Sensitive Santa Gives Australian Children with Autism a Magical Santa Experience

So, you’ve got a child on the Autism Spectrum and want the whole Christmas-time experience but standing in line with dozens of screaming kids in a crowded space isn’t going to happen.

Does this mean you can’t have that supremely sweet Santa pic? Of course not. Parents with children who have special needs can take on the traditional Father Christmas photo with a sensory-friendly version of the jolly old red-suited Santa.

Roughly 1 in 100 children (or 230,000 Australians) have an autism spectrum disorder diagnosis, according to Aspect (Autism Spectrum Australia).

The sensitivity to sensory experiences and social skill challenges that autistic children face can make something as simple as a visit with Santa almost unmanageable. That’s where the Sensitive Santa steps in.

The Sensitive Santa program provides children with ASD (autism spectrum disorder) a chance to sit down with Mr. Claus in a completely unthreatening way. Instead of blaring music, bright lights and a shrieking mass of children, families book individual appointments. The low-stress setting is a quiet and calming, and not at all crazy, Christmas scene. The program runs from mid-November through mid-December at Charlestown Square and Rouse Hill Town Centre. Families each get one complimentary photo, but it is possible to purchase a larger package for a fee.

How else does the Sensitive Santa differ from other shopping centre Santas? Aspect notes that “appropriate adjustments” are made ahead of time. This cuts back on the child’s stress and helps to ensure the best environment possible. Santa (and of course, his helpers) are told ahead of time what to expect. This may include potential triggers that can turn what should be a purely enjoyable experience into a tricky situation. Keep in mind, this doesn’t necessarily mean the Santas (or the helpers) are counseling pros or special education expert. But, they do have.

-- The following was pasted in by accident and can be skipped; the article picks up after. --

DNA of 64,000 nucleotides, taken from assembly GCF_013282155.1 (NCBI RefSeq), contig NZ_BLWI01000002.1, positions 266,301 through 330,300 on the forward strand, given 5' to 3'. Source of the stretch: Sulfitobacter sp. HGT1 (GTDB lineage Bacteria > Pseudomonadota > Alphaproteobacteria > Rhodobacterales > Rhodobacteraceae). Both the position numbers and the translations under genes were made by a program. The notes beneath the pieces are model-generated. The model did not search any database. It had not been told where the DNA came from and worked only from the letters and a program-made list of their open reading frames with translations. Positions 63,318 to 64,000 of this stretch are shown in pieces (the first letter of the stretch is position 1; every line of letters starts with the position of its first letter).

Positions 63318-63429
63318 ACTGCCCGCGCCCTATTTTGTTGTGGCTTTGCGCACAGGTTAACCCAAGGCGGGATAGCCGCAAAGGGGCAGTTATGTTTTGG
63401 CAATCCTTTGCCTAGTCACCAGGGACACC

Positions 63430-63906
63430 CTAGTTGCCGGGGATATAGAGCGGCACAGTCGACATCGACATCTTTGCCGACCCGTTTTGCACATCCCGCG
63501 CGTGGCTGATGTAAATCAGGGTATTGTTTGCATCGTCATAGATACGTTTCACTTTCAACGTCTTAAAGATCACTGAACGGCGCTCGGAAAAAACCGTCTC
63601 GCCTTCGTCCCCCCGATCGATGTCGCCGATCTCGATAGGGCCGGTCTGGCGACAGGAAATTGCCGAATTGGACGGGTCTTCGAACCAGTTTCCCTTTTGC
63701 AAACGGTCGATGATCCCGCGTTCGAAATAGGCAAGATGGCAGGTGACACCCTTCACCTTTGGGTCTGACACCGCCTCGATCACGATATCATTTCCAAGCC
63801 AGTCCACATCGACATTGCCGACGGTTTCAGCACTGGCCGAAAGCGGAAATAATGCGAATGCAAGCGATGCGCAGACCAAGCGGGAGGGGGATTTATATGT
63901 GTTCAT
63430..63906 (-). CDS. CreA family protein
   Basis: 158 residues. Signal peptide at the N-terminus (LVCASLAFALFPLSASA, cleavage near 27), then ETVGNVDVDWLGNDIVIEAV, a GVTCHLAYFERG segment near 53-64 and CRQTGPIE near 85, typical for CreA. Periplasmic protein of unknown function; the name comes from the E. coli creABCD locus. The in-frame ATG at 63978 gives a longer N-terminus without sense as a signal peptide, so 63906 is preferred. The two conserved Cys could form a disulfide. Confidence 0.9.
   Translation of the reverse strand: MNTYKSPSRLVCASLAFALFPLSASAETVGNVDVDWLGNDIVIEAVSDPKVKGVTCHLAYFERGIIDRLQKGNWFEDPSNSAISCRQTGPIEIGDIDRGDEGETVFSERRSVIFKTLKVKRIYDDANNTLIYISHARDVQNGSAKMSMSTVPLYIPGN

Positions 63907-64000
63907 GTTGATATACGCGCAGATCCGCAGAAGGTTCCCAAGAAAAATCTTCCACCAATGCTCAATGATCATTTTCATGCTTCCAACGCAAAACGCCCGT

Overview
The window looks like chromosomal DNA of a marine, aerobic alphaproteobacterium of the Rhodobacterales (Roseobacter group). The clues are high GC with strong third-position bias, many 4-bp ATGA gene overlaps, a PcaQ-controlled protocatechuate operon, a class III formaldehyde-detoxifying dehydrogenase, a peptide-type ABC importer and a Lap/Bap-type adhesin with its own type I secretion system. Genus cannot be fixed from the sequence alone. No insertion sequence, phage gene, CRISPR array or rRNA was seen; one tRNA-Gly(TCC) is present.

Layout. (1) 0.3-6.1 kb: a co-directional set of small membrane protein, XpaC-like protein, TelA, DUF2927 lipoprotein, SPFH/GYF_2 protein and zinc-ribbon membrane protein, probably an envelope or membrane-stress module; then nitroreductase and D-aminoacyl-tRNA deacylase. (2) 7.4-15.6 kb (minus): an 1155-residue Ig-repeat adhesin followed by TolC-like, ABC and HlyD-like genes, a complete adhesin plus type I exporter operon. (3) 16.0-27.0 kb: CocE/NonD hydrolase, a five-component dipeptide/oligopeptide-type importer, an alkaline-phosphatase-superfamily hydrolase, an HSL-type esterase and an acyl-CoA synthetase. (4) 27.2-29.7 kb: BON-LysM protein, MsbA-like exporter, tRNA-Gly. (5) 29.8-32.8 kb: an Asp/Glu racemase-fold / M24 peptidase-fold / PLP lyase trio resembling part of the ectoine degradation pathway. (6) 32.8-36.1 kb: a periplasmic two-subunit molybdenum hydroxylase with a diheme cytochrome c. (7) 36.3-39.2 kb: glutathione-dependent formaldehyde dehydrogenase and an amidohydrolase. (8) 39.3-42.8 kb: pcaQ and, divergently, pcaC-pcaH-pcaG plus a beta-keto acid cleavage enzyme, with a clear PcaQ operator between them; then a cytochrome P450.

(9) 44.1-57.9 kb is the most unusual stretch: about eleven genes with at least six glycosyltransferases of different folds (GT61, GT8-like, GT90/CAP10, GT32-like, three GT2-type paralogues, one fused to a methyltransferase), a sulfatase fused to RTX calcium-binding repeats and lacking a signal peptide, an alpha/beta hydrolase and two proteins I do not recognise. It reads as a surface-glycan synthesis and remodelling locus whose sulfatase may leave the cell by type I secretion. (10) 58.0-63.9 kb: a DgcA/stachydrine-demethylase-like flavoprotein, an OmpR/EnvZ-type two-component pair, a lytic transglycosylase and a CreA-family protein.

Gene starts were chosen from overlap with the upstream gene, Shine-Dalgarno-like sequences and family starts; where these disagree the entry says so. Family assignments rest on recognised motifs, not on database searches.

Why is this (and other similar) program so important?

Sitting on Santa’ lap may seem silly. It’s something that little kids are often forced into by mum and dad. Parents dress up their little ones in red velvet and white wooly outfits, comb their hair and make them wait, wait, wait to sit on a stranger’s lap, smile and get a photo taken. Seems more than a little odd if you really get down to it – right? That said, the shopping centre Santa meet and greet is a childhood standard. It may only take minutes, but it leaves behind a lasting memory. Then there are the pictures. Raise your hand if your own mum and dad still have a few photos of you sitting with Santa? Having to miss out on this Christmas tradition doesn’t exactly help an already struggling child to feel included. Getting to spend time with Santa in a way that’s comfortable means participating in a way that’s safe and enjoyable for the child.

How can your child experience the Sensitive Santa?

If you’re ready to get your child back in front of the man in the jolly red suit, but can’t manage the regular route, getting to one of these sensory-sensitive events is a must-do. Remember, you must book your visit beforehand. To do this Aspect recommends contacting their organisation (for more information) or contacting one of the two host centres (Charlestown Square and Rouse Hill Town Centre) directly.

Amaze (Autism Victoria) runs Sensitive Santa programs in several Victoria locations. The locations may vary by year, but can include Chirnside Park, Stockland at the Pines, Highpoint, Mill Park Library, SPAN Community House and Northland. Like the Charlestown Square and Rouse Hill Town Centre locations, the Victoria events require pre-booking. Santa-child sessions are 15 minutes each.

Taking a child with ASD to the regular shopping centre Santa isn’t just challenging for the child in question. Mum and dad feel the pain too. No parent wants to put her child through an unnecessarily difficult ordeal just for a quick pic at Christmas-time.

The Sensitive Santa program may not solve all of the sensory issues that a child with autism has, but it does offer an opportunity that otherwise doesn’t exist.

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